Thursdays landmark budget will do much more than chart a course to eliminate the deficit through cuts in government spending. The budget aims to place government and the economy on a sound footing for years to come. But there is a price, as generation is pitted against generation, one kind of immigrant against another, the growing, prosperous parts of the country against regions in decline.


Webinar recording – Winning HR Practices: A Closer Look at the 2012 Best Employers for New Canadians (
Creative practices in recruiting and integrating skilled immigrants can build an organizations brand as an employer of choice, helping them win the war for top talent, and lead to a more innovative and productive workforce. This webinar highlights award-winning practices from the winners of the 2012 Best Employers for New Canadians competition and offers advice to other employers looking for ways to best tap into and integrate this talent pool.

Program sees 15,000 workers come to Ontario (Luke Edwards, Niagar this week)
The early warm weather has local farmers itching to get out on the land. And with the spring, seasonal workers will be arriving. Foreign Agricultural Resource Management Services (FARMS) is a seasonal agricultural worker program that sees roughly 15,000 seasonal workers come to Ontario farms for the growing season. It provides local farms with a supplement to local labour during the busy growing and harvesting months.–program-sees-15-000-workers-come-to-ontario

Human trafficking affects foreign workers (Suzy Thompson, Fast Forward Weekly)
In a report released on March 23, researchers from Mount Royal University and the Action Coalition on Human Trafficking (ACT) say that Calgary is a source, destination and transit point for human trafficking. Human Trafficking in Calgary: Informing a Localized Response says that women are primarily trafficked from eastern Europe, Asia and within Canada mainly for sexual exploitation, and men from India, Pakistan, Latin America and parts of Africa for labour exploitation. These findings align with an appraisal of human trafficking in Canada conducted in 2009 by the United Nations.

Help! No one wants to hire me as a foreign worker (Eileen Dooley, Globe and Mail)
Make sure your credentials are accepted in Canada. Many licensed and regulated professions as well as skilled trades have different standards, depending on the country they were acquired in. Ensure that your education as an electrical engineer in Macedonia is accepted in Canada. If it is not, you may need to adjust your work expectations in order to find a job in Canada, then work toward the applicable education requirement. Make sure your résumé talks specifically about your experience in electrical engineering. Highlight your skills and accomplishments, showing how they directly apply to the work you are looking for.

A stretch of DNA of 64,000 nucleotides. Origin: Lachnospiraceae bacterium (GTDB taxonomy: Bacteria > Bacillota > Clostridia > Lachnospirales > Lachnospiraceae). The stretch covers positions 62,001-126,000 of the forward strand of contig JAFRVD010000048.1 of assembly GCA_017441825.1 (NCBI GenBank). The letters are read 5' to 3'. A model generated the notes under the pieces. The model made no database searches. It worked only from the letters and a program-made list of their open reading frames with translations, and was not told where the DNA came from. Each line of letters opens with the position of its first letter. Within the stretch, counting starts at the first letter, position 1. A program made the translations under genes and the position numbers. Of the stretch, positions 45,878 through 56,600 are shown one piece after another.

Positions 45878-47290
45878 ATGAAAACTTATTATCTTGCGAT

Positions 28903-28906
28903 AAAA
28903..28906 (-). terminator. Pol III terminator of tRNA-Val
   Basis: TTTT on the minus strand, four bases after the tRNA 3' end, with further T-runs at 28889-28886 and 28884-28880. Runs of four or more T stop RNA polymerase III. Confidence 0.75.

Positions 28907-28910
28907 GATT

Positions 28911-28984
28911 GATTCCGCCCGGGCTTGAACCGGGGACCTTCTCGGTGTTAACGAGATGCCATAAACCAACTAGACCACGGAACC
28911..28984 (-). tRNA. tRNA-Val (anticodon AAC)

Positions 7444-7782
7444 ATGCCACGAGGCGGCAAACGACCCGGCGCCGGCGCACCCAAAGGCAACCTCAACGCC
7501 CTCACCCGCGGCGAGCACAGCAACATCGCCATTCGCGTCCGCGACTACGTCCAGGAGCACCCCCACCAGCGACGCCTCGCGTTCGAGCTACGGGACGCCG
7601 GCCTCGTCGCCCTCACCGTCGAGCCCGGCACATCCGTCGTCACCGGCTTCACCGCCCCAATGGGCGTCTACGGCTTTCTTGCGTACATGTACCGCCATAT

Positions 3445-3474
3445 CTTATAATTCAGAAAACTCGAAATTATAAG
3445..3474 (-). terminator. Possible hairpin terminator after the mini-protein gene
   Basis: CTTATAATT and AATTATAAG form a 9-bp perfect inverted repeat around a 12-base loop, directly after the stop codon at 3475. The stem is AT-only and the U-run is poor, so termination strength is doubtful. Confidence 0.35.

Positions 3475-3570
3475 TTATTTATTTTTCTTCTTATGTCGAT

Wednesday’s Headlines (Spacing Toronto)
A daily round up of mainstream media news on City Hall and Other News.

Thursday’s Headlines (Spacing Toronto)
A daily round up of mainstream media news on City Hall and Other News.


Video: Five Good Ideas with Deena Ladd – Opening Our Doors to Leaders: Community Engagement 101 (Maytree)
More and more non-profit organizations are recognizing the importance of engaging the communities they serve in a meaningful way. But what exactly is meaningful community engagement? What are some of the ways in which your organization can do this? What are some first steps for you to begin the process of changing the message of service users and clients to people feeling that they are community members and active participants? How can you embed this approach in all aspects of your organization, programming and staff? This session addressed these and other questions as Deena Ladd shared her experience and ideas on building community participation in your organizations.

Community Leadership in Justice Fellowships (Your Legal Rights)
Purpose of the Fellowships: Through these Fellowships, the LFO brings together leaders from public interest organizations with Ontario universities, law schools and community colleges, with a common focus on improving access to justice and promoting professional excellence.

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Communications in social services/social change, immigration, diversity & inclusion in Toronto. Wannabe librarian, interested in nonprofit tech innovation.

Communications in social services/social change, immigration, diversity & inclusion in Toronto. Wannabe librarian, interested in nonprofit tech innovation.

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In case you're wondering whether we are in or every will be in a "post-racial society" (protip - NO)